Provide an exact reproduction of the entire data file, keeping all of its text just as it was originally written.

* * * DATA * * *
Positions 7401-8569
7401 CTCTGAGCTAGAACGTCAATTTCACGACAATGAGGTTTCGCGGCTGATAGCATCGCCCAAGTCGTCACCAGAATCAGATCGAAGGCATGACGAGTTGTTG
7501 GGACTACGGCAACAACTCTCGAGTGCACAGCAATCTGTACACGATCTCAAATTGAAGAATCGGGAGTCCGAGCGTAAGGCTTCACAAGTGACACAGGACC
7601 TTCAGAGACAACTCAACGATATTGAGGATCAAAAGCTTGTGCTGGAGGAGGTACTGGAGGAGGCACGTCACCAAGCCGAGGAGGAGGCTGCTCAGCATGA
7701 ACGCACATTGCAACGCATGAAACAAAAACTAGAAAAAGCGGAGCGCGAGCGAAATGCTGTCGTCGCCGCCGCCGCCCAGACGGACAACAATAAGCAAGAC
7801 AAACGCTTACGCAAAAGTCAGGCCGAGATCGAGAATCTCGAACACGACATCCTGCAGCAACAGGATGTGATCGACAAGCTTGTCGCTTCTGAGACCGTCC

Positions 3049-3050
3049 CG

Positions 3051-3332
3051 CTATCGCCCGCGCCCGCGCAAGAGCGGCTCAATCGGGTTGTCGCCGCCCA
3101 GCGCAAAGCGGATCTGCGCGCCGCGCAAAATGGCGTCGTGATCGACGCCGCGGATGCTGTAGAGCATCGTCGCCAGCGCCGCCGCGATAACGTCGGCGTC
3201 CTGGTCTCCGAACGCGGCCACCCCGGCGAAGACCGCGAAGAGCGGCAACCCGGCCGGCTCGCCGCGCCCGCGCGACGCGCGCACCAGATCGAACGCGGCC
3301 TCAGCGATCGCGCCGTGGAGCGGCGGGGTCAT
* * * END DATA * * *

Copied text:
Positions 7401-8569
7401 CTCTGAGCTAGAACGTCAATTTCACGACAATGAGGTTTCGCGGCTGATAGCATCGCCCAAGTCGTCACCAGAATCAGATCGAAGGCATGACGAGTTGTTG
7501 GGACTACGGCAACAACTCTCGAGTGCACAGCAATCTGTACACGATCTCAAATTGAAGAATCGGGAGTCCGAGCGTAAGGCTTCACAAGTGACACAGGACC
7601 TTCAGAGACAACTCAACGATATTGAGGATCAAAAGCTTGTGCTGGAGGAGGTACTGGAGGAGGCACGTCACCAAGCCGAGGAGGAGGCTGCTCAGCATGA
7701 ACGCACATTGCAACGCATGAAACAAAAACTAGAAAAAGCGGAGCGCGAGCGAAATGCTGTCGTCGCCGCCGCCGCCCAGACGGACAACAATAAGCAAGAC
7801 AAACGCTTACGCAAAAGTCAGGCCGAGATCGAGAATCTCGAACACGACATCCTGCAGCAACAGGATGTGATCGACAAGCTTGTCGCTTCTGAGACCGTCC

Positions 3049-3050
3049 CG

Positions 3051-3332
3051 CTATCGCCCGCGCCCGCGCAAGAGCGGCTCAATCGGGTTGTCGCCGCCCA
3101 GCGCAAAGCGGATCTGCGCGCCGCGCAAAATGGCGTCGTGATCGACGCCGCGGATGCTGTAGAGCATCGTCGCCAGCGCCGCCGCGATAACGTCGGCGTC
3201 CTGGTCTCCGAACGCGGCCACCCCGGCGAAGACCGCGAAGAGCGGCAACCCGGCCGGCTCGCCGCGCCCGCGCGACGCGCGCACCAGATCGAACGCGGCC
3301 TCAGCGATCGCGCCGTGGAGCGGCGGGGTCAT